These indexes should only be used as indicator of trends and they be different than our actual selling prices or purchasing costs. Selling prices Cascades North American US$ index (index 2003 =  1,000)(1) PACKAGING Boxboard North America (US$/ton) Recycled boxboard - 20pt. Clay coated news (transaction) Europe (Euro/tonne) Recycled white-lined chipboard (GD2) index(2) Virgin coated duplex boxboard (GC2) index(3) Containerboard (US$/ton) Linerboard 42-lb. unbleached kraft, East US (transaction) Corrugating medium 26-lb. Semichemical, East U.S. (transaction) Specialty products (US$/ton, tonne for deinked pulp) Recycled boxboard - 20pt. Bending chip (transaction) Deinked pulp (f.o.b; U.S. airdried & wet-lap, postconsumer) Unbleached kraft paper, Grocery bag 30-lb. Uncoated white 50-lb. offset, rolls TISSUE PAPERS Cascades Tissue papers (index 1999 = 1,000) ( 4) Raw materials Cascades North American US$ index (index 2003 =  300)(5) RECYCLED PAPER (US$/short ton) North America (US$/ton) Corrugated containers, no. 11 (OCC - Chicago & NY  average) Special news, no. 6 (ONP Chicago & NY average)  Sorted office papers, no. 37 (SOP - Chicago & NY  average) Europe (Euro/tonne métrique)  Recovered mixed paper &  board sorted index(6) VIRGIN PULP (US$/tonne) (US$/tonne) Bleached softwood kraft Northern, East U.S. Bleached hardwood kraft Northern mixed, East U.S. WOODCHIPS — Conifer eastern Canada (US$/odmt)(7)

 

 

 

 

 

 

 

 

 

 

 

 

 

 

 

 

 

 

 

 

 

 

 

 

 

 

 

 

 

 

 

 

 

 

 

 

 

 

 

 

 

 

 

 

 

 

 

 

 

 

 

 

 

 

 

 

 

 

 

 

 

 

 

 

 

 

 

 

 

 

 

 

 

 

 

 

 

 

 

 

 

 

 

 

 

 

 

 

 

 

 

 

1,362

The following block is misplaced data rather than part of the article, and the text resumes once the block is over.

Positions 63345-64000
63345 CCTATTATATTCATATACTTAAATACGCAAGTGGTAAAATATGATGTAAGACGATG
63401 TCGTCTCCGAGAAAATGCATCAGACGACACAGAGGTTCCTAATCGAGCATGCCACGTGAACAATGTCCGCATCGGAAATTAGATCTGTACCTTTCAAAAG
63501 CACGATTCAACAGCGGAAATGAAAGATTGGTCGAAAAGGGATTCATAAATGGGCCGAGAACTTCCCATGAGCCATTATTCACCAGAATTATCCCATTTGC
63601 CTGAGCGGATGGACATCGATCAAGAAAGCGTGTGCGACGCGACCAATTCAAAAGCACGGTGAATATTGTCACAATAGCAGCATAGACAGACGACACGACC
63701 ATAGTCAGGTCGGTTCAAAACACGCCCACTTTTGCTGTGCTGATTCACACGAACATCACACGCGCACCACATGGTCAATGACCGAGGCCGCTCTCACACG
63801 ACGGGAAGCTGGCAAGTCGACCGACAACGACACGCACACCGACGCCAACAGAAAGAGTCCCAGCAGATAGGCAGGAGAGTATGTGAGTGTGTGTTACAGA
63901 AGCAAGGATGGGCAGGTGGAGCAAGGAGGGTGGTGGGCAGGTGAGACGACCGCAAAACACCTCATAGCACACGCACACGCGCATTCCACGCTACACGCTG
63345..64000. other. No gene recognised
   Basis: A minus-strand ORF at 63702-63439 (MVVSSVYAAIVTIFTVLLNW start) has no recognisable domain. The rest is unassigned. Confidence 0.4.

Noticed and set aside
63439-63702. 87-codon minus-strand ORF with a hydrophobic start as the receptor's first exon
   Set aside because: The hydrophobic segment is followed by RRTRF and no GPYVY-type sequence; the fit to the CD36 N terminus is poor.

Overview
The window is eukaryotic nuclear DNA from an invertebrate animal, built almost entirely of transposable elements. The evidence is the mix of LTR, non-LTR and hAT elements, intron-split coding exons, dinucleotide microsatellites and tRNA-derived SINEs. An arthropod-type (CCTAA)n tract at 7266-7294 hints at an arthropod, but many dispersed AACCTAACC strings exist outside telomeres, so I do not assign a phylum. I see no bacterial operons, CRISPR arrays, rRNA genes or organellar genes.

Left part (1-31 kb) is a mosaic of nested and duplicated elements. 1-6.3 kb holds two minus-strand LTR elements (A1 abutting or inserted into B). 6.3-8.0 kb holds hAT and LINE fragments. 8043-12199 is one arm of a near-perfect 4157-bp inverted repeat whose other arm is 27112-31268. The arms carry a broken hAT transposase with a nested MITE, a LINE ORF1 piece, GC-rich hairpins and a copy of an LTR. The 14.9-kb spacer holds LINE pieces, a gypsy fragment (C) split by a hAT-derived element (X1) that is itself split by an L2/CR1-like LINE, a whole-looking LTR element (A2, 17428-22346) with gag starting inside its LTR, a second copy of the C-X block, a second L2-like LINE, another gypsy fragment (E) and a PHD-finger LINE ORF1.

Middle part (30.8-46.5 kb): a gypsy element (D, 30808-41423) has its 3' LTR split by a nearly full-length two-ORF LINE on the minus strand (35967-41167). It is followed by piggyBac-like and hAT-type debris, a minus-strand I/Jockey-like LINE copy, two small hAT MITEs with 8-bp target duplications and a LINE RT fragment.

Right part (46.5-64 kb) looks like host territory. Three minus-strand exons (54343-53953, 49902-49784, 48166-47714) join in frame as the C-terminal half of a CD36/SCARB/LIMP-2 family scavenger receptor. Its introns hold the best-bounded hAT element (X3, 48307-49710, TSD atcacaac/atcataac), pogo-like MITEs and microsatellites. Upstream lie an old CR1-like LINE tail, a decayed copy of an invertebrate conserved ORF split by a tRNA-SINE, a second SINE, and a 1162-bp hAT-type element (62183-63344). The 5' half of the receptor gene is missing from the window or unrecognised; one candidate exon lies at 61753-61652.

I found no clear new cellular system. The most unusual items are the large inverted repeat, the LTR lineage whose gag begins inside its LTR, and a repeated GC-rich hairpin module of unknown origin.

1,412
           

1,425
           

1,514
           

1,510
           

1,465
           

1,458
           

46
           

3%
       

-52
           

-3 %
       

 

 

 

 

 

 

 

 

 

 

 

 

 

 

 

 

 

 

 

 

 

 

 

 

 

 

 

 

 

 

 

 

 

 

 

 

 

 

 

 

 

 

 

 

 

 

 

 

 

 

 

 

 

 

 

 

 

 

 

 

 

 

 

 

 

 

 

 

 

 

 

 

 

 

 

 

 

 

 

 

 

 

 

 

 

 

 

 

 

 

 

 

721
                   

733
           

755
           

778
           

790
           

764
           

768
           

35
           

5%
       

-22
           

-3 %
       

669
       

663
   

644
   

644
   

646
   

649
   

619
   

-44
   

-7 % 0%
                 

-27
   

-4 % -1 %
                 

1,000
                   

988
           

984
           

979
           

989
           

985
           

984
           

-4
 

-5
 

532
       

555
   

555
   

610
   

607
   

582
   

578
   

23
   

4%

-29
   

-5 %

512
       

535
   

535
   

590
   

583
   

561
   

548
   

13
   

2%

-35
   

-6 %

 

 

 

 

 

 

 

 

 

 

 

 

 

 

 

 

 

 

 

 

 

 

 

 

 

 

 

 

 

 

 

 

 

 

 

 

 

 

 

 

 

 

 

 

 

 

564
       

585
   

583
   

610
   

625
   

601
   

600
   

15
   

3%

-25
   

-4 %

650
       

727
   

758
   

765
   

712
   

740
   

585
   

-142
   

-20 % 2%
   

-127
   

-18 % -5 %
   

891
       

918
   

945
   

978
   

988
   

958
   

937
   

19 37
                     

-51 -48
           

818
                   

860
           

907
           

944
           

945
           

914
           

897
 

4%
       

-5 %
       

1,493
                   

1,560
           

1,602
           

1,618
           

1,606
           

1,597
           

1,615
           

55
           

4%
       

9
           

1%
       

480
       

542
   

536
   

524
   

366
   

492
   

271
   

-271
   

-50 %

-95
   

-26 %